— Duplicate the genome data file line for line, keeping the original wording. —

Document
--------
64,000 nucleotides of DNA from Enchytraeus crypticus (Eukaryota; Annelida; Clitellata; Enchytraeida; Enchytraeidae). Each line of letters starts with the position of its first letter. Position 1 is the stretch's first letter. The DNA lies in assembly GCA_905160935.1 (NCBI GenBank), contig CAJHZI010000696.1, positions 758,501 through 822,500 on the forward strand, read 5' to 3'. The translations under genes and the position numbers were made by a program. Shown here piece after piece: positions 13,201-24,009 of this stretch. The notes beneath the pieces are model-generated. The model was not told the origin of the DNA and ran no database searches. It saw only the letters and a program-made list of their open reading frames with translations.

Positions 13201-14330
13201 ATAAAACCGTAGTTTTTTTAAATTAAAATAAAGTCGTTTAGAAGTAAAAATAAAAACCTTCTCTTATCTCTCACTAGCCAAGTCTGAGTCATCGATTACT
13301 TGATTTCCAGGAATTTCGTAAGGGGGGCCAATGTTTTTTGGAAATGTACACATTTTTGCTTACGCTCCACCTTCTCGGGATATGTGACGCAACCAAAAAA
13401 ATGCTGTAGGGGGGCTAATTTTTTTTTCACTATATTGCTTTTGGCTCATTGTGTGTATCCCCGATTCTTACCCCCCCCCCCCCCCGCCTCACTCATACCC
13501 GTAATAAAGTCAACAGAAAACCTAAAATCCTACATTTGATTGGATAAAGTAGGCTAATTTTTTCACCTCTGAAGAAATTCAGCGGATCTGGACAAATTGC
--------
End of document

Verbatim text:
64,000 nucleotides of DNA from Enchytraeus crypticus (Eukaryota; Annelida; Clitellata; Enchytraeida; Enchytraeidae). Each line of letters starts with the position of its first letter. Position 1 is the stretch's first letter. The DNA lies in assembly GCA_905160935.1 (NCBI GenBank), contig CAJHZI010000696.1, positions 758,501 through 822,500 on the forward strand, read 5' to 3'. The translations under genes and the position numbers were made by a program. Shown here piece after piece: positions 13,201-24,009 of this stretch. The notes beneath the pieces are model-generated. The model was not told the origin of the DNA and ran no database searches. It saw only the letters and a program-made list of their open reading frames with translations.

Positions 13201-14330
13201 ATAAAACCGTAGTTTTTTTAAATTAAAATAAAGTCGTTTAGAAGTAAAAATAAAAACCTTCTCTTATCTCTCACTAGCCAAGTCTGAGTCATCGATTACT
13301 TGATTTCCAGGAATTTCGTAAGGGGGGCCAATGTTTTTTGGAAATGTACACATTTTTGCTTACGCTCCACCTTCTCGGGATATGTGACGCAACCAAAAAA
13401 ATGCTGTAGGGGGGCTAATTTTTTTTTCACTATATTGCTTTTGGCTCATTGTGTGTATCCCCGATTCTTACCCCCCCCCCCCCCCGCCTCACTCATACCC
13501 GTAATAAAGTCAACAGAAAACCTAAAATCCTACATTTGATTGGATAAAGTAGGCTAATTTTTTCACCTCTGAAGAAATTCAGCGGATCTGGACAAATTGC